I regrouped, and made my stalk from my plan B location. I went into a group of trees about 60 yards from the buck. This approach would lend me a broadside shot, and allow me to potentially shoot the buck while in his bed. I hesitated momentarily in the trees, and caught my breath. Suddenly, I heard a snort, and seemingly only yards away. I froze, but the buck snorted again, and bolted. I must have been within 10-20 yards of this buck and I never did lay eyes on him as the trees were too thick. At this point in time, I was sure that the other three bucks had bolted, as the buck that snorted at me was not nearly as stealthy as I was trying to be. I made my secondary approach, but at about 40 yards out, felt wind at my back, going right towards the bucks. I knew that I smelled pungent, and as soon as I felt that wind, I turned around, and booked it back into the trees.
My plan C approach was to go around the bucks, and stalk from the west. The problem with that approach was that the small 2x2 was bedded over there, and I didn’t know where. Sure enough, about 30 yards from the ledge that the giant 2x2 was bedded under, I spooked the little 2x2, and I never saw him, but I surely heard him. I was one hundred percent certain that at this point in time, the jig was up, and I would have to return back up to the glassing spot, a mile to a mile and a half away. I continued anyways, and peeked under the ledge where the giant 2x2 was bedded, only to see it empty.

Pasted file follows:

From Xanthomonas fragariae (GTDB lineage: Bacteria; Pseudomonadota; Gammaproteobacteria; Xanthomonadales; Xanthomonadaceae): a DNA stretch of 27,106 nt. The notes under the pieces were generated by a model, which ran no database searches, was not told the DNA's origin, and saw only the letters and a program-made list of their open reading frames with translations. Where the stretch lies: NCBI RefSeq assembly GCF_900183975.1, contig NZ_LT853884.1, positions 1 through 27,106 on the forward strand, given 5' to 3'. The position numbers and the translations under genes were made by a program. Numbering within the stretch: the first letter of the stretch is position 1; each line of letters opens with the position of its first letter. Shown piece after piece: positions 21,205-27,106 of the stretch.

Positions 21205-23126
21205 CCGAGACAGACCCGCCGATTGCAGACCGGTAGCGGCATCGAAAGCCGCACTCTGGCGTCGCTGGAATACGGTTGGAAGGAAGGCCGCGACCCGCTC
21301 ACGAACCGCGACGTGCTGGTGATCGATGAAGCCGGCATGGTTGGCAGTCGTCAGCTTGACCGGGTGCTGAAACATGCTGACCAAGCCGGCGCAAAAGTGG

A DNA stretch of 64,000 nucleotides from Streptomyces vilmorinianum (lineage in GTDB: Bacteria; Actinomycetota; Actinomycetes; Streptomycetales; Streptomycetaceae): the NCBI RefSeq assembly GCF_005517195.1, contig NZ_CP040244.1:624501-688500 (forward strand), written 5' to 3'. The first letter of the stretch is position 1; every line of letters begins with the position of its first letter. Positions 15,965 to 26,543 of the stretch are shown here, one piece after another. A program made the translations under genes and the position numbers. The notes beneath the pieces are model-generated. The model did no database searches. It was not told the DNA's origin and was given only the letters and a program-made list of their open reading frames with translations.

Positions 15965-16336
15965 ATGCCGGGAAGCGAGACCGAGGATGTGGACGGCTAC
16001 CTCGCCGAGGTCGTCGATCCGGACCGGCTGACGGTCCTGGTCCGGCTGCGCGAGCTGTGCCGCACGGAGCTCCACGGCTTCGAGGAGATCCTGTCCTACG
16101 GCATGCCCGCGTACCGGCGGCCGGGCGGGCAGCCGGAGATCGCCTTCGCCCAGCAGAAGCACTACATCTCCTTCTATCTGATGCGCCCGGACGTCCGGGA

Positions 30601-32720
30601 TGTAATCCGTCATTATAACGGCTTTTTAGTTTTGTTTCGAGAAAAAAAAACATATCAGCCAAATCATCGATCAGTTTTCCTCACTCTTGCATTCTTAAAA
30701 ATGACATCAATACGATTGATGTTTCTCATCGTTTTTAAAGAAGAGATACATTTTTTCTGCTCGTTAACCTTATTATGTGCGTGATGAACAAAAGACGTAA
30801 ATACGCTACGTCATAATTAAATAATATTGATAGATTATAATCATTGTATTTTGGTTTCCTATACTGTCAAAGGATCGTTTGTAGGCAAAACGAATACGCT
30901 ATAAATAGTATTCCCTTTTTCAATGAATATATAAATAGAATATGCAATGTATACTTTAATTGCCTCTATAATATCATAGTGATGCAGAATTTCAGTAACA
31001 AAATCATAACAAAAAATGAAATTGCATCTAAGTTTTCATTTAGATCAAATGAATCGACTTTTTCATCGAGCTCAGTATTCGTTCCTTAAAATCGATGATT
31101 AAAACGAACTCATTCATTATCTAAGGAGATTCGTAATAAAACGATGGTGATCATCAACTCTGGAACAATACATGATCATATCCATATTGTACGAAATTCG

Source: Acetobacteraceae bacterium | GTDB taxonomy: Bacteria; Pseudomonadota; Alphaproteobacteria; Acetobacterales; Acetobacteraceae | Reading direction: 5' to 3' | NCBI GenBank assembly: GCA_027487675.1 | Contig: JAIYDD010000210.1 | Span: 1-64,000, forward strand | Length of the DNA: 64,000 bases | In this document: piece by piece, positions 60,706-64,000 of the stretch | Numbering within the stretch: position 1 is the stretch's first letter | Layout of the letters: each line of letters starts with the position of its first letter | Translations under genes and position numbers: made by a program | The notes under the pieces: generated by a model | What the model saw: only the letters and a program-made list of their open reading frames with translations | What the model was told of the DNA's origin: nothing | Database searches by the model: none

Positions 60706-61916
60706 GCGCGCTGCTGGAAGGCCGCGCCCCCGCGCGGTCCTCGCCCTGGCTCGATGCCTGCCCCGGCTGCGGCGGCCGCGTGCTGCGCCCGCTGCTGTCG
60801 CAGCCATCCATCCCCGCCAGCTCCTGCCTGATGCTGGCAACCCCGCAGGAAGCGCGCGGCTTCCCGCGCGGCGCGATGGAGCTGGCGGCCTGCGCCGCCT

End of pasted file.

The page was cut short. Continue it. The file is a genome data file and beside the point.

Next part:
I took a few steps forward, less stealthily than any of my previous steps, and all of a sudden, saw two giant points turn towards me along with an ear. I froze and drew my bow, thinking surely the buck would bolt, and I would have to send a prayer in the form of an arrow if I were to fill my tag. I stood motionless with my 70-pound bow drawn, leaned slightly to the right, so the buck couldn’t see me. After what seemed like an eternity at a standoff with this buck, I was starting to shake. I let my bow down as softly as I could, and to my surprise, the buck didn’t dart off. I stood there for again, what seemed like an eternity, which was probably more like 10 minutes. The buck eventually turned his head as the wind was okay, and he couldn’t see or smell me. I ranged his ear, and I was seven yards from him.
After those ten minutes of waiting for the buck to stand and walk out, I watched an innocent thirteen striped ground squirrel hop from the cliff onto a rock, about 3 yards from the buck’s face. The buck was already nervous, and the ground squirrel acrobatics caused the buck to run from his bed (at least this is my hypothesis as to why he ran, I didn’t feel the wind swirl, and he still couldn’t see me, so I have to think the squirrel jumping directly in front of his face may have startled him) and he departed. Quickly, I drew my bow again. I had no time to range, as he was moving. I figured he was at twenty yards or inside, so I tried to lead him with my top pin, which is set for 0-20 yards, and proceeded to send an arrow right over his back.